I bought an iPad at the start of this year, out of curiosity and thinking it was time to see what they could do.
I was less than convinced I needed one, having already got a MacBook and a kindle, as well as a Samsung S!! phone running on Gingerbread.
My first impressions were mixed. Whilst very easy to use, and with many great looking apps, what was I supposed to do with it? It quickly became my internet radio player of choice, I added a lot of music and even started watching a little television, which I haven’t done for a long time. I also downloaded a few games, but quickly got bored with those and irritated with the in-game purchasing adverts from so-called free games. The one productivity app I got to like was Keynote, as i allowed me just in time preparation of slides on air flights. I also liked the ability to quickly find web sites and documents in informal meetings (especially in my local pub)! But that was just about as far as it went, although once or twice I ventured out on trips without my kindle, driven mainly by airline weight restrictions forcing me to cut the number of devices I carry.
And so I arrive in Portugal for the PLE 2012 conference with the usual stack of equipment (Portugal being warm, I could carry more gear and still keep under !0 Kilos luggage). MacBook, iPad, Kindle, Phone, Zoom recorder, spare batteries, connectors, cables etc. But, however careful I am something always gets left behind. This time it was the power lead for my MacBook. I guess I could have borrowed a lead. But, given all my files are in Dropbox, I though I would give the iPad a go. And on the whole I liked it.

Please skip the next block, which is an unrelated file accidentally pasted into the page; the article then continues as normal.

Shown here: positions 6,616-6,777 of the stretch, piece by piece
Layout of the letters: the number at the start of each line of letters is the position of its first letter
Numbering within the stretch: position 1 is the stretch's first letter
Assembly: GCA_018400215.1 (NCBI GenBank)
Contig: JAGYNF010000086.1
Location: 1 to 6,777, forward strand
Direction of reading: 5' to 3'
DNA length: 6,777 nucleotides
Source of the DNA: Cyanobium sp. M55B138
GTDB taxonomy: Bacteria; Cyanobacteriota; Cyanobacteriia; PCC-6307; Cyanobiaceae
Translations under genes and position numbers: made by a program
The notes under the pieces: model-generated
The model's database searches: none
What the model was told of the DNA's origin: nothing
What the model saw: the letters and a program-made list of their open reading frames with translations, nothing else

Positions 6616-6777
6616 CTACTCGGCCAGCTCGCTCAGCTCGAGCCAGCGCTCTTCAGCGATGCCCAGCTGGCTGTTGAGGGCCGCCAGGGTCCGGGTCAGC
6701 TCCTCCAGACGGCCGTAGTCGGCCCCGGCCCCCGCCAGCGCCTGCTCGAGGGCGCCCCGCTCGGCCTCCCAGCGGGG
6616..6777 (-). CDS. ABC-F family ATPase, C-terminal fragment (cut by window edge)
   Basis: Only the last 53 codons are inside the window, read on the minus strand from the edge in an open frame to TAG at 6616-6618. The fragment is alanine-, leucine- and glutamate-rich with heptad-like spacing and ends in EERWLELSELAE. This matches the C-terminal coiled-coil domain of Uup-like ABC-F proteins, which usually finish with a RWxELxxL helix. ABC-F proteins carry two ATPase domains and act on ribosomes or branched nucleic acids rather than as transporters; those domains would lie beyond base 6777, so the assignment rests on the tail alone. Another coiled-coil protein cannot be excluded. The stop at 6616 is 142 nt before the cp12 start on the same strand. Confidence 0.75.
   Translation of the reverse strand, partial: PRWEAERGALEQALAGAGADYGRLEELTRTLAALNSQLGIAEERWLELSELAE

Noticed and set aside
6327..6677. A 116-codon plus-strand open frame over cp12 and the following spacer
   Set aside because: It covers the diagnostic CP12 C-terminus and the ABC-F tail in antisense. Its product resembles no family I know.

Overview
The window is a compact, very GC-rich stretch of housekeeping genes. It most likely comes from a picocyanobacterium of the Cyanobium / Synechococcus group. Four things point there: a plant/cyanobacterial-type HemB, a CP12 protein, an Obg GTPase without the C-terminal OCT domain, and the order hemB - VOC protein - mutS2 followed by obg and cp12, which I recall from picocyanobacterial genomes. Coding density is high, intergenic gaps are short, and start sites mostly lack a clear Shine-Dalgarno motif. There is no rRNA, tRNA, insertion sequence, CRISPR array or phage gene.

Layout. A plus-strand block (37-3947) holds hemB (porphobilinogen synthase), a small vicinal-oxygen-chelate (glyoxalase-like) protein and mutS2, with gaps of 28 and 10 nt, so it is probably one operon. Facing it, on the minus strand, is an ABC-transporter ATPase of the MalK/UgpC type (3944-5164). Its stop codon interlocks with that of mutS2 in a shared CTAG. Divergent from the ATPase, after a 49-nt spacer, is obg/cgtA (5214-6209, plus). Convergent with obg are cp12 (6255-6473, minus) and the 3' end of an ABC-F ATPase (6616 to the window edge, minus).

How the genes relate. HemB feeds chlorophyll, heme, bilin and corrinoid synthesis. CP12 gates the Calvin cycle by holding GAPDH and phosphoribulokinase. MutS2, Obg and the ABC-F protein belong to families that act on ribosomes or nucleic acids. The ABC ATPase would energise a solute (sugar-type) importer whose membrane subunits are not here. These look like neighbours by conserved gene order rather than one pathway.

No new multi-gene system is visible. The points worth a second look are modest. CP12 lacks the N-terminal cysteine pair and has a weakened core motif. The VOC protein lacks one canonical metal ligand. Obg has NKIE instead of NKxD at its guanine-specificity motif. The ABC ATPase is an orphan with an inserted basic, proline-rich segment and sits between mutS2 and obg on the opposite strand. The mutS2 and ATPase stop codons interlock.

It feels very different, not having a laptop computer. Almost as if something is missing. But their were three things I really liked. One was just the weight factor. I like whenever possible to walk to conference venues and to try to see a little of the city I am in. the iPad is light enough you do not really notice you are carrying it. The second was the battery life. No more arriving at a venue and searching around for power leads before everyone else gets them.
the third was a session I chaired. There were three speakers. Following a short introduction from each, posing a series of issues arising from their papers, participants were supposed to have short in depth round table discussions to look at those issues. One of the speakers, Arunangsu Chatterjee, had, at the last moment, been unable to travel to Portugal, but had offered to participate remotely. We were able to connect the iPad to a projector to allow him to introduce this paper. And then when we spit into round table groups, we simply used the iPad for him to take part through skype. And strangely it worked. Of course we could have done that with a computer. But somehow he seemed to have more presence on the tablet and when people moved around we simply ‘took him with us’ on the iPad. I can see tablet computers opening up many possibilities sin terms of mobile communications.
And yes, the next time I go to a conference I might even leave the laptop behind!